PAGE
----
the age - thomas shapcott
Spirited performances that jump off the page
The Age - Thomas Shapcott,
KOMNINOS, by Komninos Zervos
(UQP, $10.95, with cassette $19.95)
LIVE SENTENCES, by four performance poets (John Ashton, KerN, Scuffins, Myron
Lysenko, Lauren Williams)
SELECTED SONNETS, by Geoff Guess
(Angus & Robertson, $12.95)
sharing. Early in this cen- tury the 'Bulletin Reciter' was a best-seller and
even the advent of radio took a long time to kill the old bush ballad tradition
of recitation in pubs, around the camp fire, and anywhere else at the drop of a
Radio and television, though, profoundly affected how we responded to
incantation, to the mysteries of rhyme, and to the other hidden sub-texts that
made the old oral traditions potent for so long. Slnging Commercials overtook
the Nursery Rhyme, and later, television ads were turned into an art form in
Poetry became sequestered, an art form for meditation and personal introverslon and, later, an academic exercise or a scoreboard of the new Everyman
(as In Everyman's Library). It became accused of being obscure, although I think
the real charge was that it seemed often enough more a boast than a votary
In the 1950s the American West Coast Beat poets made a cocktail with jazz additives and performance poetry, as we know it now, really took off.
Two of these books are dexterous illustrations of how far it has come In
Australla. The past 25 years have been a lively training ground and have thrown
up the odd disc, tape and published book along the way, for the archives, but
there seems to me a range, a spirit, and an assurance in this new generation of
performance poets that jumps up out of the grid of the printed text.
The tradition by now is quite. Iarge and various, from the "us against you"
cheekiness of Pi O and the early poolroom laconics of Garrie Hutchinson (now
speechwriter to the Prime Minister) to the American inflections of Jas H. Duke
or the word-Cages of Chris Mann.
Komninos has in recent years emerged as an amiable grizzly bear of a poet, great
with kids. His UQP book reflects the development in his skills, From early fun
sounds and repetitions to genuine verbal fireworks in "the
and sharp social comment in "i'm convinced that a.i.d.s. is a c.i.a. plot" or
the funny and touching poem that begins "once/ i thought I was a lesblan".
What comes through, in fact, is a warm and generous spirit, not a karate-
chopper hit and knock. This is a poetry of the new tolerance, and all the more
effective because when it makes a target of bigotry or racism it does so not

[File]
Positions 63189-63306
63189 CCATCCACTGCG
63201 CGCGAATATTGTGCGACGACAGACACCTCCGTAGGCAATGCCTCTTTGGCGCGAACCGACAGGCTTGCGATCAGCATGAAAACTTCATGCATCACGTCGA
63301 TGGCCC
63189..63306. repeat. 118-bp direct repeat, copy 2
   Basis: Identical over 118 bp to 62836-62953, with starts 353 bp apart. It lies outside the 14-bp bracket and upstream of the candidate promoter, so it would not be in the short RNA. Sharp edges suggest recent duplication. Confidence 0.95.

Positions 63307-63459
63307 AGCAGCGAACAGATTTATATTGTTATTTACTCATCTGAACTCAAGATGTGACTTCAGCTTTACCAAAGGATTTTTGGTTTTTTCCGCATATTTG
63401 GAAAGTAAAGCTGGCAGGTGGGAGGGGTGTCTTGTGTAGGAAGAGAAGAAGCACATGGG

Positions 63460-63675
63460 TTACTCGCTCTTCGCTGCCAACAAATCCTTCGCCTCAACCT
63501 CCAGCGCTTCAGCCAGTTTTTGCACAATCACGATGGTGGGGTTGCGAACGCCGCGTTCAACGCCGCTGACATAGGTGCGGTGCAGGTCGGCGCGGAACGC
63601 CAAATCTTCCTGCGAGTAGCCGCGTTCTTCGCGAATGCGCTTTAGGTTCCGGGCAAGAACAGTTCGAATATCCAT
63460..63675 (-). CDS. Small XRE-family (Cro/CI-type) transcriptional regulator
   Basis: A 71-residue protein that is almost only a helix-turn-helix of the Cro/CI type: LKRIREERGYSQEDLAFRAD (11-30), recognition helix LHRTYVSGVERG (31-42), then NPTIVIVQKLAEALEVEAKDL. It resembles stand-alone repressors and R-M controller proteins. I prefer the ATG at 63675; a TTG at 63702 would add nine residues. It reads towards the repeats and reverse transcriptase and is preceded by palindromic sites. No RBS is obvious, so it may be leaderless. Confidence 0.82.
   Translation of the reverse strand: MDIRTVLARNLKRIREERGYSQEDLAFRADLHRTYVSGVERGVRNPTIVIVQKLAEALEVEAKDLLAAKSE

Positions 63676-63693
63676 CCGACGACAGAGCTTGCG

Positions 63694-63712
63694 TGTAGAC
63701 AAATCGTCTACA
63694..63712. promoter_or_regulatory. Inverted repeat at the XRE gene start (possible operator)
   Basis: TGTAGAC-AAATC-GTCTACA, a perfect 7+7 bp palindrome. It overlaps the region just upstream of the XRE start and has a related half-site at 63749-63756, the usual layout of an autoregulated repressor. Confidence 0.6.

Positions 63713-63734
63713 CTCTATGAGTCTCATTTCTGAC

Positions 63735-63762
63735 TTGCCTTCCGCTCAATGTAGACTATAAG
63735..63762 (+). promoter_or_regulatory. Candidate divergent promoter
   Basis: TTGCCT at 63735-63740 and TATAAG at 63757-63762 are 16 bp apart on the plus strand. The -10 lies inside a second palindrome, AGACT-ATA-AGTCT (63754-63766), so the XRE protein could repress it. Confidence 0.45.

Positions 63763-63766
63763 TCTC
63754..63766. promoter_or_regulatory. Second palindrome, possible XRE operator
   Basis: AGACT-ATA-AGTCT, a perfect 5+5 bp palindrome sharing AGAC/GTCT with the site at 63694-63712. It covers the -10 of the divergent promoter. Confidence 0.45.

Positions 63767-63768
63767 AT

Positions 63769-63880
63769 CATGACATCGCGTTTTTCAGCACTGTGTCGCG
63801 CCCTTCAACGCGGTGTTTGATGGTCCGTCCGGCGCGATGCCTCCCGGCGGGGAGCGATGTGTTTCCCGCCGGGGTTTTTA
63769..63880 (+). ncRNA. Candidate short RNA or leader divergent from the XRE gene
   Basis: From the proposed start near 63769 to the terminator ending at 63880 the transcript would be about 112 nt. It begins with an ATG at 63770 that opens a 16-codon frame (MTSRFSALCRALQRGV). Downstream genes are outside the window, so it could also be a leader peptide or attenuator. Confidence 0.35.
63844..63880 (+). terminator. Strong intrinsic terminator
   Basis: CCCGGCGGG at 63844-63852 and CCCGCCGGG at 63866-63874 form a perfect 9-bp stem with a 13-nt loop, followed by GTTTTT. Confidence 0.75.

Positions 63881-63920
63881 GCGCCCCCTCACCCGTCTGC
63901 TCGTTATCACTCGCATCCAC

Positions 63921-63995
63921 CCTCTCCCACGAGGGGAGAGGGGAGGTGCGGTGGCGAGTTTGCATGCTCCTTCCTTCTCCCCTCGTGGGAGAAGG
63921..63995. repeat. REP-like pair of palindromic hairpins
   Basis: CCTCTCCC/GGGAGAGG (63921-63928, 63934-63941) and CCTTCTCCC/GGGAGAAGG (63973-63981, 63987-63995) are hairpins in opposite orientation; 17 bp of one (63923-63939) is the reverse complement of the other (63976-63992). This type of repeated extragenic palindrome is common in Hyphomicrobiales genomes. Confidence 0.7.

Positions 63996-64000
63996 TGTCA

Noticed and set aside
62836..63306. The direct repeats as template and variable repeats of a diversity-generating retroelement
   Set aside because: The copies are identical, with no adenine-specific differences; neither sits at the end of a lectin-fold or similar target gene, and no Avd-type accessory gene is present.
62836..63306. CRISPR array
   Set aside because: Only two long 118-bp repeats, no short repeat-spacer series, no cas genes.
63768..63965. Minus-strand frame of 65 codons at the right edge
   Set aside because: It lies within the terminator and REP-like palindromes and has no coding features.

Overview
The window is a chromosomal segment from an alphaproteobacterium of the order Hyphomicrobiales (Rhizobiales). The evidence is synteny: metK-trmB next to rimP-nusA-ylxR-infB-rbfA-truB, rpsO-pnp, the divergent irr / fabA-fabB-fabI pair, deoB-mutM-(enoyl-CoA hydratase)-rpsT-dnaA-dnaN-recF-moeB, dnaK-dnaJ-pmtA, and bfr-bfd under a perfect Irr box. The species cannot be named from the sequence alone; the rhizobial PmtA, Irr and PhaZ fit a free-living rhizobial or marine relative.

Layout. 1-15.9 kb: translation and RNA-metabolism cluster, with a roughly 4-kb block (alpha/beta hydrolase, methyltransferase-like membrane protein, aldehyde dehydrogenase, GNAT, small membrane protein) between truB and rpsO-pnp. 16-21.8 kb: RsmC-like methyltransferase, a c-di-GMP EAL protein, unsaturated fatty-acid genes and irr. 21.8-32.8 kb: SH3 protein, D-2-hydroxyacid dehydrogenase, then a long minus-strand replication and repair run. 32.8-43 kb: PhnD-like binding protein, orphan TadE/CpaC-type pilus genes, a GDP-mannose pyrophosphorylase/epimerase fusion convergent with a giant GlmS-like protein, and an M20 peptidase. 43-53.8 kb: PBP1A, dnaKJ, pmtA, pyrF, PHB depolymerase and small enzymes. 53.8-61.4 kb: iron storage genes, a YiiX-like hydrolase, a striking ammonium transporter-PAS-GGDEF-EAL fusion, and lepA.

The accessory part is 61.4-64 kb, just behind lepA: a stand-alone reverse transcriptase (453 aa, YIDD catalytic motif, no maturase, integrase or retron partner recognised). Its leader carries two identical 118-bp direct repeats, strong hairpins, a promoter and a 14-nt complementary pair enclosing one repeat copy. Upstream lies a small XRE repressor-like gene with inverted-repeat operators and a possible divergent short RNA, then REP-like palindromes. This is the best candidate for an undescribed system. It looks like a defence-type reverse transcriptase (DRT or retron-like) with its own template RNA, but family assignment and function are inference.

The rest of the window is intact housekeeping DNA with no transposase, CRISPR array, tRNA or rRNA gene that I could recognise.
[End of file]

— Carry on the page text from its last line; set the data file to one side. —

wlth anger but wlth pity.
'LIVE SENTENCES' the work of poets John Ashton, Kerry gcufflns, Myron Lysenko
and Lauren Wllliams, Is an altogether more meaty collection.
Each poet Is given sufffclent space to demonstrate voice, personality, ap-
proach and particular skills. You get four books for the prlce of one. Myron
Lysenko has a touching vulnerabillty as disarmlng as Komninos, but his verbal
dexterity is greater.
Kerry Scuffins has a real inner-suburban angst and anger but it is tempered by
a genuine Iyrical voice. Lauren Willlams, also, knows how to blend protest
wlth personal pleasure. I particularly liked her poem "local" which begins
signs and ads. He turns these into more a collation than a collage.
In all these four poets the printed page does not hold back our enjoyment of
what are demonstrably "performance pieces". They work well in text because
they have worked well among audiences. Poetry needs to be taken out ot the
garret or the blackboard-room and given such an airing. These poets certalnly do
that. It is the most exciting anthology In a long time.
Like the old 'Bulletln Reclter', 'Live Sentences' invites readers to get up and
read the poems aloud. If I were a teacher, I would grab it and try it out with
my class tomorrow.
GEOFF GUESS is a South Australian poet who has been making a name for himself as
a qulet observer of the domestlc and small-town scene. His 'Selected
Sonnets' have a haunting quality and add to his achievement, but they are poems
"for the page".
Poems of medltation, terse and succinct. They Intend you to return to them, or
to lines and images in them; they are poems for the bedslde table. There is
space for those, too.